Pushing for Innovation and Pragmatism in the Global Plastics Treaty: Insights from Industry Leaders

In what many hailed as the most insightful discussion of the Circularity Conference 2024, a handful of packaging innovators and industry heavyweights gathered to discuss "Defining Sustainability Criteria for Alternative Materials in the Global Plastic Treaty."

The objective of their wide-ranging discussion was to better understand what a truly informed assessment framework could and should look like when defining the sustainability of alternative materials. By tapping into a community of practitioners, the Ocean Plastics Leadership Network (OPLN) aims to better inform and empower stakeholders at the Global Plastic Treaty table about pragmatic rules, regulations, and incentives that can achieve the desired outcomes.

Across the globe, there’s a broad consensus that the tide of plastic pollution needs to be stopped. Yet, in-depth discussions about how to achieve this goal are still in their early stages. It takes an incredible amount of institutional knowledge and global awareness to make the right decisions. This is why the panel discussion featuring Wes Carter, President of Atlantic Packaging and founder of A New Earth Project; John Warner, President and CEO of Technology Greenhouse; Patrick Shewell, Director of Global Packaging Sustainability at Mondelez International; and Toby Corey, Executive Chairman and COO of Cruz Foam, was so highly anticipated.

Between the ongoing Global Plastics Treaty discussions and the more immediate impacts of Extended Producer Responsibility (EPR) legislation being phased in across several states over the next few years, this topic will be one of the most important for brands to stay on top of, as it’s sure to impact everyone. Navigating the complexities of plastic use and sustainability underscores the need for a balanced approach that blends pragmatism with an unyielding commitment to innovation.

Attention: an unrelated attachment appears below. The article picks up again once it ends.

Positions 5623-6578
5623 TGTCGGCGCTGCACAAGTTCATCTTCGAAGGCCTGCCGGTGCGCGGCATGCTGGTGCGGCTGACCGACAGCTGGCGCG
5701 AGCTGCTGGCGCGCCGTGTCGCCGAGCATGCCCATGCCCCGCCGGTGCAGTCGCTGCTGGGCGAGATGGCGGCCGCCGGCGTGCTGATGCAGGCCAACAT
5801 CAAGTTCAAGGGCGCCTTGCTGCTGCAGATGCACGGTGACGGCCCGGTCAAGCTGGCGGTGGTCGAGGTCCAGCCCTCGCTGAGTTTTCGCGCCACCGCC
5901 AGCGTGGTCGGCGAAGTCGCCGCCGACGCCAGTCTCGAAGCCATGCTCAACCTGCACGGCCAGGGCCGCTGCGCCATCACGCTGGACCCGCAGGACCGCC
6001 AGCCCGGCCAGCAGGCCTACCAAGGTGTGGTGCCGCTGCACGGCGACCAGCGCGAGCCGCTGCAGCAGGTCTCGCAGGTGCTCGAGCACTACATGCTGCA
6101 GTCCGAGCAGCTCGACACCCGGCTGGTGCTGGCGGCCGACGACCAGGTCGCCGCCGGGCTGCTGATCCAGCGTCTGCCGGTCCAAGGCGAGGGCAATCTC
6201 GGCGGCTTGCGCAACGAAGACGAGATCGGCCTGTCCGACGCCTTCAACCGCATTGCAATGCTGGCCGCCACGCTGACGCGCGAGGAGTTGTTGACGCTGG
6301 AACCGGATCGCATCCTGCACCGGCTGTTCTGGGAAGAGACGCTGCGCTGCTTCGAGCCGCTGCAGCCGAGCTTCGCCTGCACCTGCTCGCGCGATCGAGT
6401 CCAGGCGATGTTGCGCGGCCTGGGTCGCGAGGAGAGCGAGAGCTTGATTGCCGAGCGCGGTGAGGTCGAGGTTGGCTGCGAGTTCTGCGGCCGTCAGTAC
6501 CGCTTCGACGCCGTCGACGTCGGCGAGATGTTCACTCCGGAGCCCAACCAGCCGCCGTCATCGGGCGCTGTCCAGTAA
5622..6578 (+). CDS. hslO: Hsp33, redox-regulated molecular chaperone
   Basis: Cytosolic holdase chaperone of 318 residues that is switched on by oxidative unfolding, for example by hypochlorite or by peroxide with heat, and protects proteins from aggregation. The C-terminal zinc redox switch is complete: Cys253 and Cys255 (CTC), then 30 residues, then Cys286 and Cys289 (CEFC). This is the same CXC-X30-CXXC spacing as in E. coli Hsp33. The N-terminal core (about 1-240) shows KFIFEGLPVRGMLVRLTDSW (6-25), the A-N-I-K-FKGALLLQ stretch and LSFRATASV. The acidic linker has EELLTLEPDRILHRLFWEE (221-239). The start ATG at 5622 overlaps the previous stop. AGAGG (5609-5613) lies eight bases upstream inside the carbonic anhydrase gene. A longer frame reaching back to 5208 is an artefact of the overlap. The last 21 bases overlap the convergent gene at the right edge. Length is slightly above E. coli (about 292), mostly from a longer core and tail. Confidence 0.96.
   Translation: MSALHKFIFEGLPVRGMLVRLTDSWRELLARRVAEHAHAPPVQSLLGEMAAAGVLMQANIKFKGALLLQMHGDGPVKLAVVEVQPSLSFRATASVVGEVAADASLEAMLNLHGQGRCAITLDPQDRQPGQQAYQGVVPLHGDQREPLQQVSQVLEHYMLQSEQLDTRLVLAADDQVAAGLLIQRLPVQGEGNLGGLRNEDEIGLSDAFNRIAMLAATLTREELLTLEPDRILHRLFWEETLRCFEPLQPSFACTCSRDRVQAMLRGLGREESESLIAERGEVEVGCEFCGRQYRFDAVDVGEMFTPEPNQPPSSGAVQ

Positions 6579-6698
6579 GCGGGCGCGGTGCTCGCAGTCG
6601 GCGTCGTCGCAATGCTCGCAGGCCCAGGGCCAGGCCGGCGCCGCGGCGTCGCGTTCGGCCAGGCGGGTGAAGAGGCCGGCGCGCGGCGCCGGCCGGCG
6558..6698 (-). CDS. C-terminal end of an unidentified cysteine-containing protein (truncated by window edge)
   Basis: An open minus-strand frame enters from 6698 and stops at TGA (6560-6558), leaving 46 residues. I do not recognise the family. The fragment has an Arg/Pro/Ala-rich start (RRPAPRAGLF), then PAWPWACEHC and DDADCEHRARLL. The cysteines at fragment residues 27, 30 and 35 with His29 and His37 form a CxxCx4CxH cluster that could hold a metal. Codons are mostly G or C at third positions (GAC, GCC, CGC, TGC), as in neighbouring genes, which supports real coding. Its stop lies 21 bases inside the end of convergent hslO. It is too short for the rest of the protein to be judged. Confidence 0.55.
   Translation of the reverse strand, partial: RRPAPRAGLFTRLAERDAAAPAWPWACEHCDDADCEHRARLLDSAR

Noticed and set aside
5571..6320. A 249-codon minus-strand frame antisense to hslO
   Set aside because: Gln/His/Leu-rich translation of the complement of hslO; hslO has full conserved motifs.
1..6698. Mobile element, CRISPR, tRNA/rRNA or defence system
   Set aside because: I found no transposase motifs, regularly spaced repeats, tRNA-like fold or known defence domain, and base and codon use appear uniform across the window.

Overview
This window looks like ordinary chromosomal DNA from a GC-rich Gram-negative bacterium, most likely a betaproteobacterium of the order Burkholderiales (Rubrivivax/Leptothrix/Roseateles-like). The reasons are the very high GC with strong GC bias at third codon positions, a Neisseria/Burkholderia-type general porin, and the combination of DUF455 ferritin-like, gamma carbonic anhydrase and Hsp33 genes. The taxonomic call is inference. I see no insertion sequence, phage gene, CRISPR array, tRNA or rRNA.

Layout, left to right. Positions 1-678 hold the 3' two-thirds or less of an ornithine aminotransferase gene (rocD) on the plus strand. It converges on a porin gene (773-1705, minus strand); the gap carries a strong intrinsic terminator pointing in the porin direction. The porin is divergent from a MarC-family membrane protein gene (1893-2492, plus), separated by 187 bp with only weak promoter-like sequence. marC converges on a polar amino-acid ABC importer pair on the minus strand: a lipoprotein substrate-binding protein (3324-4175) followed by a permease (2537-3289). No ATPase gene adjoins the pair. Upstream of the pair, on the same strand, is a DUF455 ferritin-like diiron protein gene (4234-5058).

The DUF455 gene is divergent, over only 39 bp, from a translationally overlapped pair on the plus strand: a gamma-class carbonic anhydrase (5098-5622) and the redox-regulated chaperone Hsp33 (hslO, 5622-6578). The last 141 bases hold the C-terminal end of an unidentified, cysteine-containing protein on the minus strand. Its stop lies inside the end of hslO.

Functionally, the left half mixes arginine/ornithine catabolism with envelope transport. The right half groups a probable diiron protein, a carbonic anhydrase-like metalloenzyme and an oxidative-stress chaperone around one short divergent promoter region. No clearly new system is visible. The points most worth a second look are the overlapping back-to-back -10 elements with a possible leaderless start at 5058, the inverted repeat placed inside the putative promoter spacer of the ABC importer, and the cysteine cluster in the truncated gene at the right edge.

Prioritizing Low-Value Plastics for Initial Replacement

Carter stressed the importance of understanding the plastic value chain, highlighting the opportunity to lock in early wins by replacing low-value plastics first. These plastics, such as those used in protective packaging like air pillows, bubble wrap, and foam, are already easy to replace with existing alternative materials. Atlantic Packaging has successfully replaced many of these low-tech plastics with eco-friendly options, setting a foundation for further innovation in the packaging industry.

Carter believes the most impactful place to start is in the rapidly growing direct-to-consumer (DTC) packaging arena, which has significantly higher leakage rates than business-to-business (B2B) channels. Recent studies have shown that 7 to 8% of all DTC packaging sent to households ends up in the environment, and with solutions already available, this is an opportunity that should be seized.

Recognizing the Myriad Challenges of Replacing High-Value Plastics

High-value plastics, on the other hand, present a far more difficult challenge in finding suitable alternatives. Most of these use cases involve direct food contact. These applications are critical for maintaining food safety and shelf life. While we largely take them for granted today, these high-tech materials have been developed through decades of research and development. By protecting and lengthening the life of food, they also play a crucial environmental role that cannot be ignored, as food waste represents wasted resources and energy.